Balancing the Budget is Great-If It’s Done Correctly

Sure it’s good that the budget was balanced in the late 1990s for the first time since 1969, and it’s bad that Bush has run deficits as far as the eye can see. But balancing the budget is not the holy gail of economic policy making. And while Democrats were right to call for reducing the deficit, we should all heed the words of Paul Krugman in his 2001 book Fuzzy Math. While it is common for Democrats of multiple ideological stripes to claim “Clinton balanced the budget” the real reasons for the budget surpluses from 1998 to 2001 are more complex-and in some cases frightening. Not frightening in the Michael Myers-Freddy Krueger sense, but in a moral, small “d” democratic sense.

While Reagan ran up huge deficits, he did help pave the way for the surpluses a bit by-following Carter’s lead- raising the Social Security and Medicare payroll taxes in 1983.

Yes Clinton and the Democrats were brave to raise the top tax rate in 1993-as were Bush Sr. and the Democrats were to break the “read my lips” pledge in 1990. A drop in military spending following the end of the Cold War also played it’s part in reducing deficits. So did a drop in discretionary spending. As Krugman notes,

” Defense speding was 6.2% of GDP in 1986, but only 2.9% in 2001. Non-defense spending also grew more slowly than the economy, falling from 3.3% to 3.1% of GDP.”

A bigger part of the answer was the economic growth takeoff in the second half of the 1990s. From 1973 to 1995 economic growth averaged less than 3% a year, but averaged more than 4% from 1995 to 2000. As Krugman explains, “a bigger economy means more income subject to taxes, so the economic boom naturally translated into a revenue boom.”

So a boom in economic growth helped, but doesn’t explain everything. Meantime, taxes were raised under Bush Sr. and Clinton, but were still lower than what they had been before Ronald Reagan. The main explanation of the rising tax take according to Krugman: Growing Income Inequality (or “a change in the distribution of national income”). Don’t take my word for it, just hear Krugman out.

“First, profits grew faster than workers’ wages; since profits are taxed more heavily than ordinary workers’ wages, that increased revenue. Second, incomes grew much more rapidly at the top of than at the bottom (or middle) of the income distribution. The income tax is the main tax on the top 20% of taxpayers… most of the tax is paid by families in the top fifth of that distribution…. Income growth was concentrated among families in the highest tax brackets, thus pushing revenues more rapidly than average income growth.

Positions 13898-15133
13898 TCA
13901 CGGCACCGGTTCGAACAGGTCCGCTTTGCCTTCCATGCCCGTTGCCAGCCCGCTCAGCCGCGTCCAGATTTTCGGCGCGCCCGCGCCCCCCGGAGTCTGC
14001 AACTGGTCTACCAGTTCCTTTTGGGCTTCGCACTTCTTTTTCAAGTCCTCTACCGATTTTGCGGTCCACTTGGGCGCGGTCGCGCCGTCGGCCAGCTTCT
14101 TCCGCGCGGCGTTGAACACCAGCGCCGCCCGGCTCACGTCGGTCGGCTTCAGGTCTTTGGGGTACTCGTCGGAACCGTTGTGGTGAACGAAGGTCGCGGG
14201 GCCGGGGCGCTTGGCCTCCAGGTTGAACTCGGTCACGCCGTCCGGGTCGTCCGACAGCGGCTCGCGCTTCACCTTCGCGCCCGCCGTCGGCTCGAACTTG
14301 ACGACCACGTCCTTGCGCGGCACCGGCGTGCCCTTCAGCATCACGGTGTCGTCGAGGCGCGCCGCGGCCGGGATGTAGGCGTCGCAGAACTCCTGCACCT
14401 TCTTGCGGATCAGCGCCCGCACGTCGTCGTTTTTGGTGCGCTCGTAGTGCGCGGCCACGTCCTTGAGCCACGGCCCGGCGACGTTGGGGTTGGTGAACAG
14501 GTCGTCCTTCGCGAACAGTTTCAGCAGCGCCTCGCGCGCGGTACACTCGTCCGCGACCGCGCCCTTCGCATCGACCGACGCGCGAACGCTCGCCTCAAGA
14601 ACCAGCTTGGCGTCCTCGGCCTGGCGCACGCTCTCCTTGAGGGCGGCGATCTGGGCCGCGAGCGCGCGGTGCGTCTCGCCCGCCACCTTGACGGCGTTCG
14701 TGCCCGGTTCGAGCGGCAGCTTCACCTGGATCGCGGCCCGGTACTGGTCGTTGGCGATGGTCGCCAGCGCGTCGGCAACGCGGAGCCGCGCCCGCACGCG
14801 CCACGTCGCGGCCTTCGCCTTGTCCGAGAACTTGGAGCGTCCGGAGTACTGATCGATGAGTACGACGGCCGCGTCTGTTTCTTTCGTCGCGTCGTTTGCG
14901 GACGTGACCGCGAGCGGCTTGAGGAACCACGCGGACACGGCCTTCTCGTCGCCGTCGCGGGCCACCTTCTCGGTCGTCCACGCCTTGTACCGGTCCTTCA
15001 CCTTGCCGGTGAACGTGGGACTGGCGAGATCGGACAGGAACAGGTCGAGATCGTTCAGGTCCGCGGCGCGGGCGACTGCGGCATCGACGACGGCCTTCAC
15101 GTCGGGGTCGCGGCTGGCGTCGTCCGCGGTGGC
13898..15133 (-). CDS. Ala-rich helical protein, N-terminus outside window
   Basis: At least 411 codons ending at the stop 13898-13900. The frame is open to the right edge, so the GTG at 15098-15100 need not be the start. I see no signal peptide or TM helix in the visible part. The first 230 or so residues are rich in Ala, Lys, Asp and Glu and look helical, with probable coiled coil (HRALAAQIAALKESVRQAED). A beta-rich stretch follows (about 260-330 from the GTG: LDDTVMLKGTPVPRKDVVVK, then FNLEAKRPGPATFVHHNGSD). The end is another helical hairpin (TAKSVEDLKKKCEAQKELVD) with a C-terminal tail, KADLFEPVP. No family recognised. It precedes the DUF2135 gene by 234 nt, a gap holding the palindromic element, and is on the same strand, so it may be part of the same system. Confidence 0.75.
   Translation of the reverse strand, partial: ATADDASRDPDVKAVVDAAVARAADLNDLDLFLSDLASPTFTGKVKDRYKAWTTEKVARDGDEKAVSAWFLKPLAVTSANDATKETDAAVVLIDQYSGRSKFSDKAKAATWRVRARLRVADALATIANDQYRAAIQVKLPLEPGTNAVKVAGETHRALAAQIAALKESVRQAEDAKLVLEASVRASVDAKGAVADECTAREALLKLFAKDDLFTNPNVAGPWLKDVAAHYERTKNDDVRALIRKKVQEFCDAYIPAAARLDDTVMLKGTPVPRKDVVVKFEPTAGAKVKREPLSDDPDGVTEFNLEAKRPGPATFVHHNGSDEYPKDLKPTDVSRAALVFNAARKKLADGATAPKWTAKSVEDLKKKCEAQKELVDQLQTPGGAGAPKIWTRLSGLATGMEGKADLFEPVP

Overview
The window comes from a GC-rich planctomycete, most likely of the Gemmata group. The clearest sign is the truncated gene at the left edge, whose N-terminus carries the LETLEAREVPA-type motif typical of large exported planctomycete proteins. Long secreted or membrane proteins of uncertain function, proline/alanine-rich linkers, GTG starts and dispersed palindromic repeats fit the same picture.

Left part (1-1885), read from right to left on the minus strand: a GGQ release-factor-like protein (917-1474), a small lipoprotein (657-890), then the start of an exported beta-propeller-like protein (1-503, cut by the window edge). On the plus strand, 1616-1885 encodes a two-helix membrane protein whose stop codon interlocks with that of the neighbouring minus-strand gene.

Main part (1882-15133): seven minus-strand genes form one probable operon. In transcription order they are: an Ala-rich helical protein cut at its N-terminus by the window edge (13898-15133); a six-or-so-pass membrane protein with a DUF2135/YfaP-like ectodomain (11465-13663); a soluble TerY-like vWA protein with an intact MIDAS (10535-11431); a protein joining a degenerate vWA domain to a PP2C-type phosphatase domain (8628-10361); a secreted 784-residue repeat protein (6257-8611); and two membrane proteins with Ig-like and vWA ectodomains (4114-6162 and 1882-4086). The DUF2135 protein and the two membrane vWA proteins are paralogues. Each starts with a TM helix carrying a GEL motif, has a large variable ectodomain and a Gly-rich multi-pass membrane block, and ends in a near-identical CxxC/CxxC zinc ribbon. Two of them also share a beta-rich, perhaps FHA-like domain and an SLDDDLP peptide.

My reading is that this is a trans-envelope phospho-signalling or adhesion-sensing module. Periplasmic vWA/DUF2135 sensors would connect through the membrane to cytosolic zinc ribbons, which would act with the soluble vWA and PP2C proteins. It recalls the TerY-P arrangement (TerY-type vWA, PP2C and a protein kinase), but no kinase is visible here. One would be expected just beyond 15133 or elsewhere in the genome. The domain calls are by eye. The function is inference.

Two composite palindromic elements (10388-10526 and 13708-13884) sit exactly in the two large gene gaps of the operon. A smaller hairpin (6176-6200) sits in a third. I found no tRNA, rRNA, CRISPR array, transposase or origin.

“Third, the stock market boom meant that virtually anyone who sold a stock after 1995 sold it for a big gain-and capital gains are taxable. The result was a further boost to tax revenues.

Finally, “about half of all income taxes are paid by families in the top 5% of the income distribution. Between 1990 and 1999, while the real income of the average family rose only 15%, the real income of the top 5% rose 35%! Since the income of the families that pay most of the income tax grew much more rapidly than that of other families, it’s not surprising that income tax revenue has also grown much more rapidly than the economy as a whole.” (Krugman, pg. 41 and 63-64).

So a budget surplus is usually a good thing. Meantime many folks from Jim Wallis to John Kerry (who said back in early 2001 that the wealthiest benefited the most from the 1990s boom) have argued-correctly-that budgets are in fact, moral documents.

Still, a relevant moral question to ask is “how’d you get the money in your budget in the first place?” How a business spends it’s profits is important, but are those profits the results of high sales? Or low wages? Would you rather work for a business that gets a loan from a respected bank, or from Tony Soprano?

No, I don’t argue that Clinton was no better than Bush- the wealthy don’t need anymore tax breaks-especially when they are the main cause of huge deficits. But those who call for “fiscal conservatism” a “balanced” budget, a government that “lives within it’s means” etc., no matter how well-intentioned, need to answer the question “where is the money for these policies going to come from?” An economy that grows while distributing it’s benefits (relatively) equally? Or are the new tax dollars the result of the whole growth in the economic pie going to the already very rotund? To paraphrase NasCar: “Gentlemen (and ladies), start your (discussion) engines!”

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About Nick

Teacher of Social Studies. Born in the 1970s. History major, music minor. Big Baseball fan. Economic progressive.
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One Response to Balancing the Budget is Great-If It’s Done Correctly

  1. Off topic, but I just thought I would say hello to a few old blogger friends.